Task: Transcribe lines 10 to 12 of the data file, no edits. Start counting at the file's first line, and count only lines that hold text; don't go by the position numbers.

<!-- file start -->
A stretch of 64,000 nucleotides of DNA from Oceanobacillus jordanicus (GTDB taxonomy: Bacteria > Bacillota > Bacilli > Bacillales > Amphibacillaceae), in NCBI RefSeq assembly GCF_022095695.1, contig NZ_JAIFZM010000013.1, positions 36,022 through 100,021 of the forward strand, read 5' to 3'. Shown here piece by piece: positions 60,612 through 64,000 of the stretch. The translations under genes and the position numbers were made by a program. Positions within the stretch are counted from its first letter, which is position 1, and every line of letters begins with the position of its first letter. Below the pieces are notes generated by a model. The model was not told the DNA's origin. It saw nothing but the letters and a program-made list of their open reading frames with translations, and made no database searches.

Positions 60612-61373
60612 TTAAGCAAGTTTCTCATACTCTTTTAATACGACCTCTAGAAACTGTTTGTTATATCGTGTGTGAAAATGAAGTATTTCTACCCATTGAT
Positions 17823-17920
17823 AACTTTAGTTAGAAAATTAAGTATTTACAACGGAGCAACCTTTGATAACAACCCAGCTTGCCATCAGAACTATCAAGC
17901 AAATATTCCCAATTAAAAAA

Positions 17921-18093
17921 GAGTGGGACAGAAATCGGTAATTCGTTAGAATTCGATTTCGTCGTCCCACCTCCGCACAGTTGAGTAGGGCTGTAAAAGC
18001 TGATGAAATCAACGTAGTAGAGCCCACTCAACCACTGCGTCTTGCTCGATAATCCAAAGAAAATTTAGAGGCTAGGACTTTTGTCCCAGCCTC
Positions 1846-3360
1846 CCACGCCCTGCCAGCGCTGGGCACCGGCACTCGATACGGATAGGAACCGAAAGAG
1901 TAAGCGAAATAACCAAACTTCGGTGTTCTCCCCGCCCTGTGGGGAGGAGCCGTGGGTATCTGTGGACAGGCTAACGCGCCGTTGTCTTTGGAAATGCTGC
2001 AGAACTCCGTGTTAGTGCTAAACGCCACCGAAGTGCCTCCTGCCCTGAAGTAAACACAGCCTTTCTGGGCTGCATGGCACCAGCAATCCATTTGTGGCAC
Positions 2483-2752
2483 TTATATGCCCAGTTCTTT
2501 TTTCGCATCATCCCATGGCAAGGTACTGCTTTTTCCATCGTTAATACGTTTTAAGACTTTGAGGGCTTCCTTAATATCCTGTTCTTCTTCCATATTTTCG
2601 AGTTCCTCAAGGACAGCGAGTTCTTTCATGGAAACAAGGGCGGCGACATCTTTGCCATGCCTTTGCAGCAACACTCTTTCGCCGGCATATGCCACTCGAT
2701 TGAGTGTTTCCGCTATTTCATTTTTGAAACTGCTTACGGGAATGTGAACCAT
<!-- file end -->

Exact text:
Positions 1846-3360
1846 CCACGCCCTGCCAGCGCTGGGCACCGGCACTCGATACGGATAGGAACCGAAAGAG
1901 TAAGCGAAATAACCAAACTTCGGTGTTCTCCCCGCCCTGTGGGGAGGAGCCGTGGGTATCTGTGGACAGGCTAACGCGCCGTTGTCTTTGGAAATGCTGC